15 Calafate Ribeiro killed by a parcel bomb addressed to her at the Universidade Eduardo Mondlane in Maputo, where she worked in exile. Carlos Cardoso s Cidade 1985 expresses the heroic survival of Maputo s citizens, portraying the violence of daily life, its power cuts and water shortages in a way replicated in short stories and poems, such as Anos 80, by Nelson Saúte. In Quem me dera ser onda, Rui captures the maladjustment of people to their new residential space through the combination of a series of absurd daily routines, and simultaneously anticipates the tragic end of the farce. The presence of the war and its consequences also affected the city through the visibility of its most immediate impacts, like disabled war veterans staining the city s fabric, evoked by Patraquim in Formulação da Avenida : Sentam-se, sob as acácias, no asfalto roto, / os mutilados com cigarros de embalar. / Nenhum som os recorta / E todos os sentidos foram amputados (300). Ana Paula Tavares, in Novembro Without Water depicts people displaced because of the civil war, such as the street urchins in Luanda: Olha-me p ra estas crianças de vidro / cheias de água até às lágrimas / enchendo a cidade de estilhaços / procurando a vida / nos caixotes do lixo (36). Today, with peace, a growth of wealth and the embrace of neo-liberalism, these countries and cities have undergone numerous transformations, which their literature is actively recording, thus continuing a path of open political engagement. With a temporarily resident foreign population and an enriched local bourgeoisie, the changes are evident. While there has been a recovery of the cities, mainly in their former colonial zones, there has also been a radical transformation of these spaces, documented by contemporary poets with an intense nostalgia for the Luanda that is disappearing, and an indignation against the conditions under which that transformation has taken place. An example of this occurs in Ana Paula Tavares s poem As portas de Luuanda (2005), where machines devour the city, or in the simultaneously outraged and nostalgic poems by Carlos Ferreira, who takes us through the streets of Luanda, through its names, its poets, and the people who fought for freedom only to find nothing. 6 Another crucial element is the metamorphosis of the cities outskirts, some into luxury neighborhoods, others into new shantytowns due to the expulsion of the 6 See, for example, his Ao Mário António, Na curva do Bairro Operário, Eu do Makuluso me confesso, and Ao Viriato da Cruz among others from Causas Perdidas. 102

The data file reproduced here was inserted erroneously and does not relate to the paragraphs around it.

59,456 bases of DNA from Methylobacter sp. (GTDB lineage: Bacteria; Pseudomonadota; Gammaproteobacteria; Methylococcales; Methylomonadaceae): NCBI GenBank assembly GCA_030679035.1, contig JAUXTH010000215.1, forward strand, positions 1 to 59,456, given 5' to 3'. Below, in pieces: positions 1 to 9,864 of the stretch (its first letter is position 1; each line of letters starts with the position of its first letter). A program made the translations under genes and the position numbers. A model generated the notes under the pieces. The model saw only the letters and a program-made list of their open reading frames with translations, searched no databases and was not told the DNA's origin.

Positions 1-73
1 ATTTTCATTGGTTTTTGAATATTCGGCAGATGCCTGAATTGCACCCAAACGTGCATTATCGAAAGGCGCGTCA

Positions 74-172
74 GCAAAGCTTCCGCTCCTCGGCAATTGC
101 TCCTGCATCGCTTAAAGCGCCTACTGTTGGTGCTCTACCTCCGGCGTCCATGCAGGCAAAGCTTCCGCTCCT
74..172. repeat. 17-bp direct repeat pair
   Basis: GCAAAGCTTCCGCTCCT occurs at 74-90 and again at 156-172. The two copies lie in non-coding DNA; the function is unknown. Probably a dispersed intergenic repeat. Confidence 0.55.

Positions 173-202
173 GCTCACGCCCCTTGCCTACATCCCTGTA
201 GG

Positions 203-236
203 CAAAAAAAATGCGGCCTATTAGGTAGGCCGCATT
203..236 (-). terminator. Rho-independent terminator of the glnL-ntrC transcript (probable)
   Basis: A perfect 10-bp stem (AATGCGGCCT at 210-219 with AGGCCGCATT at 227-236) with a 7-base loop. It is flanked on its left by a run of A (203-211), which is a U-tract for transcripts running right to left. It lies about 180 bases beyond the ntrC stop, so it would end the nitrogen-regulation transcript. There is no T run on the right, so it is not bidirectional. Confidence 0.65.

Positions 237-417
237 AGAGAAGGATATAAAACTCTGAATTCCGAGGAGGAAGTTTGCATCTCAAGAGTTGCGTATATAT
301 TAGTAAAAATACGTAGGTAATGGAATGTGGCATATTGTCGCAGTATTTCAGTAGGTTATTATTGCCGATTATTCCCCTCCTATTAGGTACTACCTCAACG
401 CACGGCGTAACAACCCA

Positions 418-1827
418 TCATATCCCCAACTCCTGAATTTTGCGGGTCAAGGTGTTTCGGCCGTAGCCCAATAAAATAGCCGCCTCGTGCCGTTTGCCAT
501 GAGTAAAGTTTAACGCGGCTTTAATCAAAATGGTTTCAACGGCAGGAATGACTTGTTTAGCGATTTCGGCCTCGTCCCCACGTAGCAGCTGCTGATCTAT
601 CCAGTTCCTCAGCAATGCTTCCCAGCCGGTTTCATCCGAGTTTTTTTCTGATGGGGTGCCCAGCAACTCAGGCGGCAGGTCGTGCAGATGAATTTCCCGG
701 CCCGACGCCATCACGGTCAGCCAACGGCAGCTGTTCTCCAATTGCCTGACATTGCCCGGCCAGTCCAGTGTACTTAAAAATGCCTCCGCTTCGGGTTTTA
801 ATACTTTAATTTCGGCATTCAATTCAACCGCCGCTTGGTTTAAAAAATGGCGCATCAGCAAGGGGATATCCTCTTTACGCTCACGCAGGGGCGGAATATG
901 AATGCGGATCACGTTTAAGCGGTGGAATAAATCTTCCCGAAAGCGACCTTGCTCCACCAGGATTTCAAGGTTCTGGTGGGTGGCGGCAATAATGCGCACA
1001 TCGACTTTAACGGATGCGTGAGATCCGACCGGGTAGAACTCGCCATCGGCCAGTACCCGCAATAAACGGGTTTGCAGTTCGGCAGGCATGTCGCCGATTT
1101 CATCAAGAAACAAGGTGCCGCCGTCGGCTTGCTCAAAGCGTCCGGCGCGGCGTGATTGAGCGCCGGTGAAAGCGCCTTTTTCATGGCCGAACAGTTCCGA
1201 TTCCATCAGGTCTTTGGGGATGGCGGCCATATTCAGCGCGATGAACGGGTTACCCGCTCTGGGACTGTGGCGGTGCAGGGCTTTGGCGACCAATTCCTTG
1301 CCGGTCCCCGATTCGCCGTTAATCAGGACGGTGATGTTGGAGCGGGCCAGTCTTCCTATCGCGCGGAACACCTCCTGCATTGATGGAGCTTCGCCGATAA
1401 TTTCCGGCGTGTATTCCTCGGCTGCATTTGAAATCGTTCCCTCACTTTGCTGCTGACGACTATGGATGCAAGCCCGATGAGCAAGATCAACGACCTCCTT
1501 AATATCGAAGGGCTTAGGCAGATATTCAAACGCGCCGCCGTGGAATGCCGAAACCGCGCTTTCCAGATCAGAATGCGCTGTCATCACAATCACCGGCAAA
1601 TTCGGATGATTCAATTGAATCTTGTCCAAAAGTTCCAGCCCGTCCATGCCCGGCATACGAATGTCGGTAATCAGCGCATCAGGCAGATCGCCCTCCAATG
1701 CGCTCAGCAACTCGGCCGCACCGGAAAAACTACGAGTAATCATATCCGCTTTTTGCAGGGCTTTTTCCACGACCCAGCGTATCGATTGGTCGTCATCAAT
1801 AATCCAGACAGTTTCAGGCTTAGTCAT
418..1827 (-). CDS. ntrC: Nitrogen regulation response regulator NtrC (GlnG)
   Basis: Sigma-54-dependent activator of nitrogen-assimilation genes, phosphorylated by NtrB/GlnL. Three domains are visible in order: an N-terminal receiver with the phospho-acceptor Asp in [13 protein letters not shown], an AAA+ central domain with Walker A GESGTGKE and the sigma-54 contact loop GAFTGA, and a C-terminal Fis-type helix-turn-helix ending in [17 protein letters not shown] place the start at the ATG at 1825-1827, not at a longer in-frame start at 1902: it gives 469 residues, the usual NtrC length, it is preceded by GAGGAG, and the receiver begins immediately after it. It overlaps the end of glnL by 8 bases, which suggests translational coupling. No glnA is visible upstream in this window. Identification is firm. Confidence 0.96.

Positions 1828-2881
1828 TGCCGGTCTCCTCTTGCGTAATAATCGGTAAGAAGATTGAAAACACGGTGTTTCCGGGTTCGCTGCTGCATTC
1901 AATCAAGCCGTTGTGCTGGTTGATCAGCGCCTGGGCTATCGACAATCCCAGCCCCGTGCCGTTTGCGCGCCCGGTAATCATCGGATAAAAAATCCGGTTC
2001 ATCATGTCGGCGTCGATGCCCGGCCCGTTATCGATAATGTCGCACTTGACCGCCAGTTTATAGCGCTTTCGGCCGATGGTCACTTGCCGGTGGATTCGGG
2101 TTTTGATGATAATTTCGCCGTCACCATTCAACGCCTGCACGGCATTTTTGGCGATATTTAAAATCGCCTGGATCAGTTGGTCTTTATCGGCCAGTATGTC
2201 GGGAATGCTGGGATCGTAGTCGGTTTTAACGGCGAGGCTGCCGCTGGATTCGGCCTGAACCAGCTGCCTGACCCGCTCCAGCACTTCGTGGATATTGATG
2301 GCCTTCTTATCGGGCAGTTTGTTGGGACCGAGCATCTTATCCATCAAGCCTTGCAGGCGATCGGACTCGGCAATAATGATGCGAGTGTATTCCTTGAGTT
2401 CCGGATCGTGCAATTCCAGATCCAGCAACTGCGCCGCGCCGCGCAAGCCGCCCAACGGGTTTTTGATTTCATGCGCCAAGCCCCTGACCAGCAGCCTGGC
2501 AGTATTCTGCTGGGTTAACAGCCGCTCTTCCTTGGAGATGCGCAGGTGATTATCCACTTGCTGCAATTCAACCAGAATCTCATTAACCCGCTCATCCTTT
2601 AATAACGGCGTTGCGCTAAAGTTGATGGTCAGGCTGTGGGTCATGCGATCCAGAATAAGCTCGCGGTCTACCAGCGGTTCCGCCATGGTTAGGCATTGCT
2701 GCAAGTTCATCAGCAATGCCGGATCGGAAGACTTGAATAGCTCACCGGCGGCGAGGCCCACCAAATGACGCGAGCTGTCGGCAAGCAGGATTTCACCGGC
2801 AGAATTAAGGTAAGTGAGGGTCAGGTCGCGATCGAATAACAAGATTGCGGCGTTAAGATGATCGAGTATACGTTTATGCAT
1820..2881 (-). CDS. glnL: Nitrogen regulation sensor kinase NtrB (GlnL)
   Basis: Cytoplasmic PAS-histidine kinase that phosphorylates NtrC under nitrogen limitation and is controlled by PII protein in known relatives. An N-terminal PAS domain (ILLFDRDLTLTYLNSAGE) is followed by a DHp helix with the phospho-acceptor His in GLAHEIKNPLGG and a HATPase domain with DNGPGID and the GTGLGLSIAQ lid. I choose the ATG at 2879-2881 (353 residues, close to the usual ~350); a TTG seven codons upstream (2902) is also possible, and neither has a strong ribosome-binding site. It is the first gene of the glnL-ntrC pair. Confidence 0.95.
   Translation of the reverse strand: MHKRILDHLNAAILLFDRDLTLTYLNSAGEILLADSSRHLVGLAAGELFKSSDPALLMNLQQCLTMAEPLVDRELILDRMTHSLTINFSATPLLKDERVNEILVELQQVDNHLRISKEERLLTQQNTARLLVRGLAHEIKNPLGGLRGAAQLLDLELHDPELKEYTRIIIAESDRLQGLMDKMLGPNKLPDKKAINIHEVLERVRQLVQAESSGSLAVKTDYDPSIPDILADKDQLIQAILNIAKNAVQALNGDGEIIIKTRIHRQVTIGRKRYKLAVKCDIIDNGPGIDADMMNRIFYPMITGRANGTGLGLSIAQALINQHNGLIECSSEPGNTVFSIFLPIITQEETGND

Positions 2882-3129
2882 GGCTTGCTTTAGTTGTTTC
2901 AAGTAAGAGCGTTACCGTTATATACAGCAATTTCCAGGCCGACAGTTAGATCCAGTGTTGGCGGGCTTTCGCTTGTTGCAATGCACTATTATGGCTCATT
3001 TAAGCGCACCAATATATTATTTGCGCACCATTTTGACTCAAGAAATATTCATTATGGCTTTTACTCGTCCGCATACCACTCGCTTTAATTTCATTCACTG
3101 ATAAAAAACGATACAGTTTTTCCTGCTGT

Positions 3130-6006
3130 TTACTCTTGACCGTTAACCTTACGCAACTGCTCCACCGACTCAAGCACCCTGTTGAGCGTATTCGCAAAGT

16 Journal of Lusophone Studies 1.1 (Spring 2016) population from the former shantytowns, now in the middle of the city, on terrain coveted for new neighborhoods based on an urban model of major social segregation. These are materializing in gated communities, isolated in all senses from the rest of the city, so well illustrated by Pepetela in O Desejo de Kianda and in the poetry of João Melo, Aires de Almeida Santos, or José Luis Mendonça. Like the dividing line between the colonial city and the shantytown drawn by Luandino Vieira in the earlier imaginary of these literatures, demarcating the European space from the African space, the new dividing line of the current cities is still based on the same stamp of power and inequality, albeit expressed in an alternative form. And perhaps, in another hangover from the colonial past, the most effective place from which to denounce this inequality remains literature, depicting the interplay between the archaic and the modern, between poverty and the extravagance of the nouveau riche, between exploitation and the easy display of wealth portrayed by Pepetela in Predadores, Luandino Vieira in O Livro dos Guerrilheiros, and Ondjaki in Os Transparentes, as well as in Carlos Ferreira s poetry. In contemporary fiction, there are still many invisible cities, which form and reform the historic and polyphonic cities under permanent mutation. The cities most culturally decolonizing and politically revolutionary moment is probably in the literary projects of the Angolans Pepetela and Luandino Vieira, when they go back to the historic texts of António Oliveira Cadornega. As we have seen, the História Geral das Guerras Angolanas contains one of the first descriptions of Luanda as well as poems about the city. In A Gloriosa Família, set during the seventeenth-century Dutch occupation of Luanda, Pepetela recuperates Cadornega s text, rewriting it in order to identify a city and a territory, as well as a people fighting for it. Luandino Vieira does something similar when he purposefully paraphrases Cardonega in his O Livro dos Rios in order to identify a territory and a people suffering but valiantly struggling, from that early moment, to be Angolans, thus assuming a common written literary heritage with the then-colonizer, but one that will become wholly Angolan. The process of taking on this inheritance implies selection, rearrangement, and writing in difference. Through intertextuality, it re-interrogates the original text with which it dialogues, bringing it up to date in a different context and through a different hue of Portuguese. Moreover, A Gloriosa Família s narrator is a slave, bringing into focus the Other side of history through the voice of those who had experienced it. Ironically, this slave, who is the 103